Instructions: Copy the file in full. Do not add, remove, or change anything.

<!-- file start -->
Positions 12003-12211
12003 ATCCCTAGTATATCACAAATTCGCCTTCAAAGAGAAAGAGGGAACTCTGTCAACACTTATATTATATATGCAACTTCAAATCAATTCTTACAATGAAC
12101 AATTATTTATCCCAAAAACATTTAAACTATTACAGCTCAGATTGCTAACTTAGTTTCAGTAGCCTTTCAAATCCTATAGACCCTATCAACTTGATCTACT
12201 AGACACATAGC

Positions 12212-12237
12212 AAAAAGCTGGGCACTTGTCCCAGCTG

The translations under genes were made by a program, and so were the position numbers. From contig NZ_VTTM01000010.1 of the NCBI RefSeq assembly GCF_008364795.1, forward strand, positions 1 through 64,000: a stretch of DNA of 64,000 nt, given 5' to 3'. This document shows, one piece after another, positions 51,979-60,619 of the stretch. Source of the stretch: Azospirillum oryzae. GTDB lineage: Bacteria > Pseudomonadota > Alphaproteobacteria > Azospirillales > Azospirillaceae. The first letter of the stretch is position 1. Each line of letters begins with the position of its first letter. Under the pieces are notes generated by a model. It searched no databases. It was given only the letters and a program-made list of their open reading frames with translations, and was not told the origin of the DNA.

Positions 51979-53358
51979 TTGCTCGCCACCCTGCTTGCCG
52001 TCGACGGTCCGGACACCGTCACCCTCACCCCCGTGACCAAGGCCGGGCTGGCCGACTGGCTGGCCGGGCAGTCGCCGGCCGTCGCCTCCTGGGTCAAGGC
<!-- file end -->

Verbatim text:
Positions 12003-12211
12003 ATCCCTAGTATATCACAAATTCGCCTTCAAAGAGAAAGAGGGAACTCTGTCAACACTTATATTATATATGCAACTTCAAATCAATTCTTACAATGAAC
12101 AATTATTTATCCCAAAAACATTTAAACTATTACAGCTCAGATTGCTAACTTAGTTTCAGTAGCCTTTCAAATCCTATAGACCCTATCAACTTGATCTACT
12201 AGACACATAGC

Positions 12212-12237
12212 AAAAAGCTGGGCACTTGTCCCAGCTG

The translations under genes were made by a program, and so were the position numbers. From contig NZ_VTTM01000010.1 of the NCBI RefSeq assembly GCF_008364795.1, forward strand, positions 1 through 64,000: a stretch of DNA of 64,000 nt, given 5' to 3'. This document shows, one piece after another, positions 51,979-60,619 of the stretch. Source of the stretch: Azospirillum oryzae. GTDB lineage: Bacteria > Pseudomonadota > Alphaproteobacteria > Azospirillales > Azospirillaceae. The first letter of the stretch is position 1. Each line of letters begins with the position of its first letter. Under the pieces are notes generated by a model. It searched no databases. It was given only the letters and a program-made list of their open reading frames with translations, and was not told the origin of the DNA.

Positions 51979-53358
51979 TTGCTCGCCACCCTGCTTGCCG
52001 TCGACGGTCCGGACACCGTCACCCTCACCCCCGTGACCAAGGCCGGGCTGGCCGACTGGCTGGCCGGGCAGTCGCCGGCCGTCGCCTCCTGGGTCAAGGC